11.04 Michael Gallup (WR – DAL) 

It’s time to bolster my WR depth before there’s nothing but dart-throws left. As someone who is WR-needy at this point, Michael Gallup is an easy choice. The existence of CeeDee Lamb and injury woes have complicated Gallup’s production over the past two seasons.

He’s not going to jump off the page on draft day. However, as we mentioned above, Cooper is now in Cleveland. He leaves behind 104 targets. Gallup will defer most of those to Lamb but will no doubt benefit. The last time Gallup was Dak Prescott‘s unquestioned WR2, he finished with 1,100+ yards and six TDs. Not bad for a WR5.

12.07 J.D. Mckissic (RB – WAS)

I’m just filling out any imbalances in the roster at this point. I have 5WRs, so I’ll round out the RB position with a decent PPR threat in J.D. McKissic. He doesn’t always get the love he deserves, but McKissic has been fairly productive these past two seasons (five or more targets in 16 of his last 27 games, 16.5+ PPR points in 10/27). Sure there are volume concerns with Commanders bringing in new RBs, but in the 12th round, I’m not risking much. McKissic helps me bolster my depth at the most fickle position in fantasy football and is a decent bargaining chip if nothing else.

13.04 Mike Gesicki (TE – MIA) 

TE2 probably isn’t necessary since Kelce will be locked in until further notice. Yet, this game is unpredictable. You can never be too sure. Gesicki has displayed WR-like upside in the past, and I think he’s a talented player. He has finished with 50+ catches in three consecutive seasons and 700+ yards in his last two. I doubt you’d find a better player on waivers to take your chances with during Kelce’s bye. Plus, balanced depth will earn you brownie points with the simulator.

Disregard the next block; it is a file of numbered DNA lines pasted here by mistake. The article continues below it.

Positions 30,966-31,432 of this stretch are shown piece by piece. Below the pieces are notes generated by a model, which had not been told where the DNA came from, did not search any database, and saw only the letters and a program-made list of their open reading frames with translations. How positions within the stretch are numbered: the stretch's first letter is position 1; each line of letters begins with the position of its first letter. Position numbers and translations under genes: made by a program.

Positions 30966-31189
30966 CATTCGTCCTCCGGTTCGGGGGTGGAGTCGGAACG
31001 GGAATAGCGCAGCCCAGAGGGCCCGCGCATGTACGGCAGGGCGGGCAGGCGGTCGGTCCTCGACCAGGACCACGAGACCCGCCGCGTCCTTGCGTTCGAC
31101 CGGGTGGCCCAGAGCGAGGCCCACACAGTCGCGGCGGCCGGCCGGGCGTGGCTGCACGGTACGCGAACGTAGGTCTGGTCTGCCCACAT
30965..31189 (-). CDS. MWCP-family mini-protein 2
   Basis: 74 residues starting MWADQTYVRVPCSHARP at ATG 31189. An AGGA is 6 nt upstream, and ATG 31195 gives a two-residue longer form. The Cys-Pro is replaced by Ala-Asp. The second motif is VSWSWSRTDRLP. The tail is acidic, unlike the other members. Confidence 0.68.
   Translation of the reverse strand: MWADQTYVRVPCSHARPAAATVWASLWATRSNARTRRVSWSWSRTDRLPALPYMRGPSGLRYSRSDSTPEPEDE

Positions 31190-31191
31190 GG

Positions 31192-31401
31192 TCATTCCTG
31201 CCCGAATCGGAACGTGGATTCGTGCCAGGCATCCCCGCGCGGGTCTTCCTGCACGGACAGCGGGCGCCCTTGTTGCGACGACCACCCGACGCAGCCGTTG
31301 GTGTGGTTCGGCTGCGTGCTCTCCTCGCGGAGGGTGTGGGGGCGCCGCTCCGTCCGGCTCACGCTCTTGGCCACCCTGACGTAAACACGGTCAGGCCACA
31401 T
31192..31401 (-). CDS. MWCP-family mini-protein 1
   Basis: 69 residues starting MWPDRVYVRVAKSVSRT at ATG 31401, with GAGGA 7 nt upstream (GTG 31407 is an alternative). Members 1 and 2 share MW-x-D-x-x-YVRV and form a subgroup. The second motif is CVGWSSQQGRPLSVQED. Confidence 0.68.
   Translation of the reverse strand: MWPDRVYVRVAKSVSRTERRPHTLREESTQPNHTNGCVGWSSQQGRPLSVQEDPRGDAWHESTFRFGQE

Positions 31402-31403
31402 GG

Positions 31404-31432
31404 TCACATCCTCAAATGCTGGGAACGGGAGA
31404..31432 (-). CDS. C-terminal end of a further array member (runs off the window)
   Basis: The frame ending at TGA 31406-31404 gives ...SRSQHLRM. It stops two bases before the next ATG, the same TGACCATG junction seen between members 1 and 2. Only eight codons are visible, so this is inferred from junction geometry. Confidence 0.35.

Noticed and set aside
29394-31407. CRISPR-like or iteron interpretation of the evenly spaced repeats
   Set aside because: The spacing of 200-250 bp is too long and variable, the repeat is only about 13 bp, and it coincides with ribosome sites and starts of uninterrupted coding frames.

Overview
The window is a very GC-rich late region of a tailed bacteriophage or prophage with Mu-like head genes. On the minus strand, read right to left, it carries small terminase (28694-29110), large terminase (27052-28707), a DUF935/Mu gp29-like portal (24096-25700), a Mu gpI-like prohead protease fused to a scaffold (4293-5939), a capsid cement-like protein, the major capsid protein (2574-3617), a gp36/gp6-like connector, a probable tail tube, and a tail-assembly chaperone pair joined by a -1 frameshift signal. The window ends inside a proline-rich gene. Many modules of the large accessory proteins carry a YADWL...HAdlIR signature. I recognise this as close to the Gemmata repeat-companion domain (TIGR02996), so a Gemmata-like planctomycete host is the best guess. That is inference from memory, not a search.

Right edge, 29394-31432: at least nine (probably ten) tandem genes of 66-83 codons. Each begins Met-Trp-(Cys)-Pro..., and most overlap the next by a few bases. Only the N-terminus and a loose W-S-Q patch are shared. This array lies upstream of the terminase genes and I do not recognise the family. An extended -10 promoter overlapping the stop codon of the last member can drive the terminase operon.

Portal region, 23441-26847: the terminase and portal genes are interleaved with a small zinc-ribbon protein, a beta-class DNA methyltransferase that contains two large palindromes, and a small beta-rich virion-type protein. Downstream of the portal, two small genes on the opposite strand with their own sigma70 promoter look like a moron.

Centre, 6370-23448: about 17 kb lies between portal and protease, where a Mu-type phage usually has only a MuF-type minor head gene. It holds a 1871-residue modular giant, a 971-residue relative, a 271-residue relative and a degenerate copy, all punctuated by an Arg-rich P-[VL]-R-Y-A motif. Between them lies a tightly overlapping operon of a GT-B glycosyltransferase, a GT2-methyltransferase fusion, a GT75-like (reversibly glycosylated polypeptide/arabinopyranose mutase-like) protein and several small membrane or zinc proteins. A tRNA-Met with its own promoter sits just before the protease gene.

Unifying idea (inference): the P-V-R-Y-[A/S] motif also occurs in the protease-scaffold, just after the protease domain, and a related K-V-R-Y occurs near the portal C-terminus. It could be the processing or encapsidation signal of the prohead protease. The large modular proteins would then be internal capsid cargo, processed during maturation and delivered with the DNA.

14.07 Tampa Bay Buccaneers (D/ST)

This is where I went D/ST to get a round ahead of the simulator. In all likelihood, someone will snag the best available defense long before this, so I wouldn’t blame you for pulling the trigger earlier than round 14. However, waiting this long allows you to load up on depth at more important skill positions. The Buccaneers D/ST is a great choice here. Other acceptable substitutes would be the Colts, Patriots, Bills, etc.

15.04 Justin Tucker (K – BAL)

If your league still plays with kickers, I’d take one no earlier than this round. Since I’m one round ahead of the simulator, I get my pick of the litter. Of course, Justin Tucker is always a good bet for at least 30 accurate FGs, and the kick power to provide you with a few 50+ yarders along the way.

16.07 Tom Brady (QB – TB) 

Last but certainly not least, QB2. This is usually deemed unnecessary by most. You only have one spot for a QB on a standard lineup, and you drafted your QB1 early to be that. This is why I wait until the final round to choose a second QB. It is merely a precautionary depth pick.

To land someone like Tom Brady here is a blessing because either your QB1 doesn’t perform as expected and you have the G.O.A.T. in your back pocket, or both players produce and you have a valuable trade piece. It’s unlikely Brady falls this far in an actual draft, but you get the point.

Some other players going in the QB11-18 range (via FantasyPros ECR): Matthew Stafford (QB11), Deshaun Watson (QB12), Aaron Rodgers (QB13), Derek Carr (QB15), etc.

Draft Grade: A (96/100)